Tommy Boustedt, head of Sweden's Ice Hockey Association, says the sport needs to be open and fun to attract minority players and women.
"It's important to us as a sport and a sport association to be open for people from everywhere," he tells Radio Sweden.
The association commissioned a report that looked at local clubs in Sweden and studied what they were doing to recruit and retain a more diverse range of players.
Called Hockey 2025, the report points out the city of Lund as an inspiring example. The club strives to create an open atmosphere and tries to make low-cost equipment available through running flea markets or loaner programs to young players who are still testing the waters.
Ann Edberg is the report's author and says clubs need to reach out into their local communities to open the sport to anyone who wants to play.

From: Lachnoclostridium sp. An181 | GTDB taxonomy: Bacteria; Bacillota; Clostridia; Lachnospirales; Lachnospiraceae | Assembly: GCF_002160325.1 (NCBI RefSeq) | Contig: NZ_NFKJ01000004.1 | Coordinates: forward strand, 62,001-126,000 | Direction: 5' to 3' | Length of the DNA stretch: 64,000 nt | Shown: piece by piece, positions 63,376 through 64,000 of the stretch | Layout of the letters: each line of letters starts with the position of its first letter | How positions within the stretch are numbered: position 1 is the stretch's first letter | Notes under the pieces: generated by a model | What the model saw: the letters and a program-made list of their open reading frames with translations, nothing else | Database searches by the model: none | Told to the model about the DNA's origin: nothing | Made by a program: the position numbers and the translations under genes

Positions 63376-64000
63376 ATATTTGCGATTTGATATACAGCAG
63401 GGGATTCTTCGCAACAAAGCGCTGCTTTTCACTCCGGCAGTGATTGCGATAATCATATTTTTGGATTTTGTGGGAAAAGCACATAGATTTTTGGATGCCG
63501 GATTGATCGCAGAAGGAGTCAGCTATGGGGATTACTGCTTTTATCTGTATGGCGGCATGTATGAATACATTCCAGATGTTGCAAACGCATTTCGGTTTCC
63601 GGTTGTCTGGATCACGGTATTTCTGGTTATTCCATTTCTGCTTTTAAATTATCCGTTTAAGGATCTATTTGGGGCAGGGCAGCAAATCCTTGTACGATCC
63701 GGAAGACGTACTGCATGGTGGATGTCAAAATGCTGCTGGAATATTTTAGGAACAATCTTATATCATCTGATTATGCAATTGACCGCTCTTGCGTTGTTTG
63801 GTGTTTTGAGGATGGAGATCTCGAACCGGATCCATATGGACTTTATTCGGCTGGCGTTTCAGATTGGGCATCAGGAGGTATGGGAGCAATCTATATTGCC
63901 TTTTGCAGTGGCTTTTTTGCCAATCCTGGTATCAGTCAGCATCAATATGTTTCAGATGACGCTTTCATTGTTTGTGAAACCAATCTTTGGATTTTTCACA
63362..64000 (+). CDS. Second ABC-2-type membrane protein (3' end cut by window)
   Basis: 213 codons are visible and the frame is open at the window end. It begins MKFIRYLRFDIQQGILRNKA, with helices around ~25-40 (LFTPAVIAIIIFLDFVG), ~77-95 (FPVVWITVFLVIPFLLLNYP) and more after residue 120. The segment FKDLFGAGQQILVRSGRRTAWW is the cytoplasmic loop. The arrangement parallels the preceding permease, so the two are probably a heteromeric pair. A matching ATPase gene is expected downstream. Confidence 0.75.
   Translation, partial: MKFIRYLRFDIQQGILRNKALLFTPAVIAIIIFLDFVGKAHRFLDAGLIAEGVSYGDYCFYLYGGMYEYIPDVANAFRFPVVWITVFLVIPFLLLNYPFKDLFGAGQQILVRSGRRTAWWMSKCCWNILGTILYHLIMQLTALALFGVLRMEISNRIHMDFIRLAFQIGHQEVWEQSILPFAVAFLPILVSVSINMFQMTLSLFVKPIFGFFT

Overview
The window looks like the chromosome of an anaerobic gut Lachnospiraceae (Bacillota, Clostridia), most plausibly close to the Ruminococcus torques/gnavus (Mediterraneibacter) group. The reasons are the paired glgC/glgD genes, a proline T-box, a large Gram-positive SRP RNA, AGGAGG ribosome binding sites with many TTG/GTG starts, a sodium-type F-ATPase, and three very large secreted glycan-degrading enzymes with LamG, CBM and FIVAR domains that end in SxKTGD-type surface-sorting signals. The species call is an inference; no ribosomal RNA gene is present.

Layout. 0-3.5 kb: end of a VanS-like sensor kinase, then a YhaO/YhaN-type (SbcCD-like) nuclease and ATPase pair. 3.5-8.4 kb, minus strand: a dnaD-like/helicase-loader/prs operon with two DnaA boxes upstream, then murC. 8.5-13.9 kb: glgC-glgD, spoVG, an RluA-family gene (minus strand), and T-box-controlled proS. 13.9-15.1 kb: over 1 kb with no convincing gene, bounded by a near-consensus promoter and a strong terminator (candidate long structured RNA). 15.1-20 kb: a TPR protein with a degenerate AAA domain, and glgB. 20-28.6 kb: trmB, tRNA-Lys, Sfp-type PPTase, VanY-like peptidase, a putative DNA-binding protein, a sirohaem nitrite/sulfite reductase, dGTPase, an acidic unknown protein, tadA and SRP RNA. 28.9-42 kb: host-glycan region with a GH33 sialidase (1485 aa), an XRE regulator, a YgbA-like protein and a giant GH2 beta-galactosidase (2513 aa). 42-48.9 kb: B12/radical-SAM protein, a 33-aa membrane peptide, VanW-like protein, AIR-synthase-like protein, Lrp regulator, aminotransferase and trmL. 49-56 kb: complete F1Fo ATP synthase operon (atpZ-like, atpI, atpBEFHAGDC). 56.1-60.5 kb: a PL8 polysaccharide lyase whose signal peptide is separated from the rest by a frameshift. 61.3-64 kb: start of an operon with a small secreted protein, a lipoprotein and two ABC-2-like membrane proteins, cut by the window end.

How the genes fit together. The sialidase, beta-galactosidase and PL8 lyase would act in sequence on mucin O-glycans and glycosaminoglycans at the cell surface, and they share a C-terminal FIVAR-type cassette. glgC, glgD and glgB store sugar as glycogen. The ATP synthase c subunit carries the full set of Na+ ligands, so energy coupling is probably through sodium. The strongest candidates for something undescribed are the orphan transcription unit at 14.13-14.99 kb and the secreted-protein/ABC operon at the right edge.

"They need to work where they are and also get inspiration and cooperation," she tells Radio Sweden.
One hockey fan working on the problem is Mats Sundin, a former professional hockey player both in Sweden and Canada and he now runs a camp just north of Stockholm that teaches children with an immigrant background how to play the sport. The two-day camp provides all the needed gear and begins with the basics, like how to skate.
Still, Sundin says hockey needs to learn how to compete for attention in a world filled with distractions for young would-be players.
"Today the kids have a thousand different things to choose between and hockey needs to keep having a presence and being a main sport in Sweden," Sundin says.